Addiction has got our attention now. Just a handful of years ago, the abuse of opioids, including both prescriptions drugs like OxyContin and illicit drugs like heroin, was a fairly “quiet” story, shared in whispers between family members and friends in the midst of their very private pain. Today, however, stories about the origins of the opioid epidemic, and its impact on individuals, families, whole communities, and even regional and national economies can be found on radio and television, in print and social media; someone, somewhere, is spreading information and building awareness about opioid addiction every day of the week.
The story is so prevalent that it almost seems to eclipse discussion about other drugs of abuse, including the one that has been and continues to be the most commonly used addictive substance in the United States: alcohol. April is Alcohol Awareness Month and reminds us to take a closer look at the most common drug of abuse, and the health and social problems drinking too much can cause.
According to the National Council on Alcoholism and Drug Dependence, 17.6 million Americans — or one in every 12 adults — suffer from alcohol abuse or dependence and, by extension, an increased risk of injury, violence, drowning, liver disease, and some types of cancer. Additionally, several million more Americans engage in risky, binge drinking that could lead to alcohol problems (binge drinking for women is defined as consuming 4 or more drinks during a single occasion; for men, that’s 5 or more). In our own area, the numbers are smaller but no less significant. According to the 2016 Behavioral Health Risk Factor Surveillance Survey, 18.4 percent of Columbia County residents — that’s 7,060 people — reported that they engaged in binge drinking, while in Greene County that number was 17.3 percent, or 5,440 people. Not only do our communities have a fairly large number of people engaged in binge drinking, we also, unfortunately, have a culture of drinking and driving. According to the New York State Department of Health’s Community Health Indicator Reports (CHIRS), the 2014-16 alcohol-related motor vehicle injury and death rates are 43.3/100,000 people in Columbia County and 67.1/100,000 people in Greene County, quite a bit higher than the rate for the rest of upstate New York.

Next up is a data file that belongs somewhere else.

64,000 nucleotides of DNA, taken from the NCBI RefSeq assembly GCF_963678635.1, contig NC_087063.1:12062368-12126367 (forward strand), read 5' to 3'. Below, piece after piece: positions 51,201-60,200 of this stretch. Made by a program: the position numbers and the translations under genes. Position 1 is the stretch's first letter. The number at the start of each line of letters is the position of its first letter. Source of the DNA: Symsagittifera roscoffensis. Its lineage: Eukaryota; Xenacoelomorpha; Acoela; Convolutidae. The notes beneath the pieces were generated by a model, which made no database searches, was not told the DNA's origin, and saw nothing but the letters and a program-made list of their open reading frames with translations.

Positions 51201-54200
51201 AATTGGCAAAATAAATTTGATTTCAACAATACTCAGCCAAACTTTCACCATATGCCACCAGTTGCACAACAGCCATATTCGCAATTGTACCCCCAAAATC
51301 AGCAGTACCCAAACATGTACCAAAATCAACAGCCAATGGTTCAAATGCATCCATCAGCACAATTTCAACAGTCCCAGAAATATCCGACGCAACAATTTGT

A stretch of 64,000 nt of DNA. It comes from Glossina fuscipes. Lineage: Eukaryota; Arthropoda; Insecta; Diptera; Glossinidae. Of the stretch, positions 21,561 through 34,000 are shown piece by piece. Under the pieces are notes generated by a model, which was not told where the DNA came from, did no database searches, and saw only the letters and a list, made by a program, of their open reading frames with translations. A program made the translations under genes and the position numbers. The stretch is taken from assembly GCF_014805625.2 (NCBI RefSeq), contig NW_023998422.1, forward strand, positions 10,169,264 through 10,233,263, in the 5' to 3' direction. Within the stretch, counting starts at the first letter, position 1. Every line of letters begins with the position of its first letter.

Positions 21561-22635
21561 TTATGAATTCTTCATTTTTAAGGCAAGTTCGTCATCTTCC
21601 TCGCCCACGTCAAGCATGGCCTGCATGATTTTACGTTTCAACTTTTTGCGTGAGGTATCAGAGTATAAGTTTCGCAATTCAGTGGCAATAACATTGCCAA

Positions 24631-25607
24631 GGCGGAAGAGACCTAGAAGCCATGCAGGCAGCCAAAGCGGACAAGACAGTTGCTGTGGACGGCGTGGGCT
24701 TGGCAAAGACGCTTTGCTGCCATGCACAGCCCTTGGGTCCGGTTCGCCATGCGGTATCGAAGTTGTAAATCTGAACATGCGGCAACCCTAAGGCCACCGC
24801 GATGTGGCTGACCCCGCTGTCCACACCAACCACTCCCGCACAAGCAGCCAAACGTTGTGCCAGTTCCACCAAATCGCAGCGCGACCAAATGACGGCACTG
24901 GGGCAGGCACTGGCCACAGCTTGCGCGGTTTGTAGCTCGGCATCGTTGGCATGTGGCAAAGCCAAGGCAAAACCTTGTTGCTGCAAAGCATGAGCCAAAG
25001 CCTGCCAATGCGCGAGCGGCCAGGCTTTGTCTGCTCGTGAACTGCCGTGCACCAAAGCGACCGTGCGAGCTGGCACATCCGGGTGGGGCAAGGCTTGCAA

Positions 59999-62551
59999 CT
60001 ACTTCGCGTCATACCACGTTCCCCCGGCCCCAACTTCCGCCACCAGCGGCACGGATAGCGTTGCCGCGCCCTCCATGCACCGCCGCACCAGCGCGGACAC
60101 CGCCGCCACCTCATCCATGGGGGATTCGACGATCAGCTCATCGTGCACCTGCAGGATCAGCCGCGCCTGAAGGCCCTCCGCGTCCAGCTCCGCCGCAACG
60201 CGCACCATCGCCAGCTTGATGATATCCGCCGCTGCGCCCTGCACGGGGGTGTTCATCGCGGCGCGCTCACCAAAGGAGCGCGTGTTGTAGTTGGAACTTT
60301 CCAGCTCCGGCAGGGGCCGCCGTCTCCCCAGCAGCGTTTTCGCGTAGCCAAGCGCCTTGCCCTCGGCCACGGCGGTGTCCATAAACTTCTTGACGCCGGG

Alcohol abuse can have negative health effects in the long-term as well, such as cirrhosis of the liver. According to the Community Health Indicator Reports, the age-adjusted rate for cirrhosis mortality — that’s the rate of people dying from liver disease — was 9.3 out of 100,000 residents in Columbia County and 9.5/100,000 in Greene County. The data even pinpoints particular parts of the Twin Counties where this problem is most prevalent. Interestingly, in Columbia County, Canaan had the highest cirrhosis mortality rate, while in Greene County, Cairo-Durham and Catskill did.
These numbers are striking, but if there remains any doubt about the extent of alcohol abuse in Columbia and Greene Counties, we need only ask our neighbors. In a survey of 258 residents of Columbia and Greene Counties conducted last fall, 29 percent of the people that participated indicated that alcohol abuse was a “very serious” public health problem in our community.
Clearly, problem drinking is widespread and we all feel its effects — including and perhaps especially the more than 10 percent of US children who live with a parent with alcohol problems — but the fact that adult consumption of alcohol is both legal and culturally accepted may contribute to problem drinking being under-recognized and reported. Yet, there are ways to tell when drinking may have become a problem; consider these:
n Drinking to calm nerves, forget worries or boost a sad mood
n Guilt about drinking
n Unsuccessful attempts to cut down or stop drinking
n Lying about or hiding drinking habits
n Causing harm to oneself or someone else as a result of drinking
n Needing to drink increasingly greater amounts in order to achieve desired effects
n Feeling irritable, resentful or unreasonable when not drinking
n Medical, social, family or financial problems caused by drinking
For those who recognize themselves or a loved one in these warning signs of problem drinking, there is help to be had in our community. Twin County Recovery Services provides support in the form of residential programs, outpatient clinics, off-site treatment and mobile services, and peer support. They can be reached at 518-828-9300 (Columbia) or 518-943-2036 (Greene). There are also many 12-step programs and other support services. To access a resource guide to mental health and addiction services in the Twin Counties, please visit http://www.columbiahealthnet.org/wp-content/uploads/2018/05/MH-and-Addiction-Resources-v19.pdf.
The Healthcare Consortium is a non-profit organization with a mission of improving access to healthcare and supporting the health and well-being of the residents in our rural community. The agency is located at 325 Columbia St. in Hudson. For more information: visit www.columbiahealthnet.org or call 518-822-8820.